There’s an old Seinfeld routine, about how public speaking was determined to be the top fear of people, higher than even death (which was ranked #2).
“People would rather be in the casket, than deliver the eulogy” he quipped.
Well, new research by Scottish psychologist Stuart Brody suggests public speaking needn’t be so stressful:
He studied nearly 50 men and women who recorded their sexual activities for two weeks and analyzed its impact on their blood pressure levels when under acute stress, such as when giving a speech.
Brody discovered that the volunteers who had sexual intercourse were the least stressed and had blood pressure levels that returned to normal more quickly than people who engaged in other types of sex.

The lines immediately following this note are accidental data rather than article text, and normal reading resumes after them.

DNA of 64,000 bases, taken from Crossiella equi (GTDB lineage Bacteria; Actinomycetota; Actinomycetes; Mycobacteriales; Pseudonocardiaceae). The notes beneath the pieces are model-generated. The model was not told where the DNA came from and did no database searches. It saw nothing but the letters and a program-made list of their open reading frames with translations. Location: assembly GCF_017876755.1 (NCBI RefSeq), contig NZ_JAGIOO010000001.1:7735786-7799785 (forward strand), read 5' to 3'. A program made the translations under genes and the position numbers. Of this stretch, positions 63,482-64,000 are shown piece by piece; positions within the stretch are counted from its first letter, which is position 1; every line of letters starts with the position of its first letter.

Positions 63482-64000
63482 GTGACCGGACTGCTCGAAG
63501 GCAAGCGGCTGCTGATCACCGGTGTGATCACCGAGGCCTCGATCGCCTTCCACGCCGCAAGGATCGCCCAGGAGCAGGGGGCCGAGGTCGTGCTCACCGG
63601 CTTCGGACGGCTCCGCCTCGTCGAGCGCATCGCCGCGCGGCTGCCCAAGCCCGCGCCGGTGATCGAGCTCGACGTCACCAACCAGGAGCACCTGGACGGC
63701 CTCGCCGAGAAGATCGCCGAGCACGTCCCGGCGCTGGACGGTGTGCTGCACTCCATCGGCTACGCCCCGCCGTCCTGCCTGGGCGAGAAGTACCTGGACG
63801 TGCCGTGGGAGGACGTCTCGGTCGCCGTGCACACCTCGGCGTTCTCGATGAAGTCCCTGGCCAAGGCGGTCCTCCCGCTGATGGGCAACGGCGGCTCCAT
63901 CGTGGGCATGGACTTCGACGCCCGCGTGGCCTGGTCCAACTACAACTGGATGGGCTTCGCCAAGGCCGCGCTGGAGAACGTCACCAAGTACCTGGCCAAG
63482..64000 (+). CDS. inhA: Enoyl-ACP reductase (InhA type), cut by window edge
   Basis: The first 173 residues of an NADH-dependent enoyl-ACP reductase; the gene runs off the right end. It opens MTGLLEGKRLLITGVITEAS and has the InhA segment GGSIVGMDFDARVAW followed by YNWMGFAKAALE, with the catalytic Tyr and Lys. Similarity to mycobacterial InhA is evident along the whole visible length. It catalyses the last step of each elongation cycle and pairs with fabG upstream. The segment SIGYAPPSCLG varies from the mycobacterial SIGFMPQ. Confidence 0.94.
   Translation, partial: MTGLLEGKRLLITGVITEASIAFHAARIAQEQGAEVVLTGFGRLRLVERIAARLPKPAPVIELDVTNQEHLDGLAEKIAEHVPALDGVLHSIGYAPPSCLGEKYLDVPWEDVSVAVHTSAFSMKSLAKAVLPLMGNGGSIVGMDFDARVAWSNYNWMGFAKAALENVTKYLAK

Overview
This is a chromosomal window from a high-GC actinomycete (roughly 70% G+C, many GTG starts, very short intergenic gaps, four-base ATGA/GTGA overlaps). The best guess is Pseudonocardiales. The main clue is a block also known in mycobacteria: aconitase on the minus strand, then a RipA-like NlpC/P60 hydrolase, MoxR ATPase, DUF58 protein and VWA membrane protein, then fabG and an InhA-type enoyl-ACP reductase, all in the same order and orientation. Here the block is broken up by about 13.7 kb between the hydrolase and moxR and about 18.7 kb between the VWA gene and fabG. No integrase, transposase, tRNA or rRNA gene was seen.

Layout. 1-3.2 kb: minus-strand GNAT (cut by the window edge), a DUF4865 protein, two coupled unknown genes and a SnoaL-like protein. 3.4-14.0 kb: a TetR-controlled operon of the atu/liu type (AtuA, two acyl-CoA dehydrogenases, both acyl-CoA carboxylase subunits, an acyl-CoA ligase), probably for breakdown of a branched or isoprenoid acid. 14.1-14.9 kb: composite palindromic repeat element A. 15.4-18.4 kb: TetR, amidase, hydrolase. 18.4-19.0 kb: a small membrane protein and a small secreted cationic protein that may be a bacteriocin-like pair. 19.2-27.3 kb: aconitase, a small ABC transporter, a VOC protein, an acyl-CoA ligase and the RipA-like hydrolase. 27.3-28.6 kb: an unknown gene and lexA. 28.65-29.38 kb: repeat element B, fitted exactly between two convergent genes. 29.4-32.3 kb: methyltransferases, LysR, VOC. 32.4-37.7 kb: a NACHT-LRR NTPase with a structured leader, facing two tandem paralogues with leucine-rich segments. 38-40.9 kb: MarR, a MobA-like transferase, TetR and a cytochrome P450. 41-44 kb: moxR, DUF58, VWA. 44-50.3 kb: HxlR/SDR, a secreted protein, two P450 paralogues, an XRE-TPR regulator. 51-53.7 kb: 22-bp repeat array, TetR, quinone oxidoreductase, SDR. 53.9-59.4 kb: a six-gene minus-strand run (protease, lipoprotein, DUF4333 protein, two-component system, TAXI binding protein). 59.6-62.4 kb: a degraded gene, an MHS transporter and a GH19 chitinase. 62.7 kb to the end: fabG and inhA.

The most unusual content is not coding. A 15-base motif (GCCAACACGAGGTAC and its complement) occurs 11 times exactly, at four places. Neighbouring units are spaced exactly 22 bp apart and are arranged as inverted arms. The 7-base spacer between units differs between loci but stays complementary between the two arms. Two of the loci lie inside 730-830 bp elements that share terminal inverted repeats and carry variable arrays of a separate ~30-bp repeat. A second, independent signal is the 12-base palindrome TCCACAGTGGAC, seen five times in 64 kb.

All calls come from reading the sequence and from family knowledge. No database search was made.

But people who had abstained from sex had the highest blood pressure response to stress…
“The effects are not attributable simply to the short-term relief afforded by orgasm but rather, endure for at least a week,” Brody told New Scientist magazine said on Wednesday.
He believes that the release of the so-called “pair bonding” hormone oxytocin might explain the calming effect.
In response, we expect all major scientific organizations to make it easier to bring spouses along to conferences — so as to increase the quality of the speakers’ performances.
Hat tip: Kevin, MD.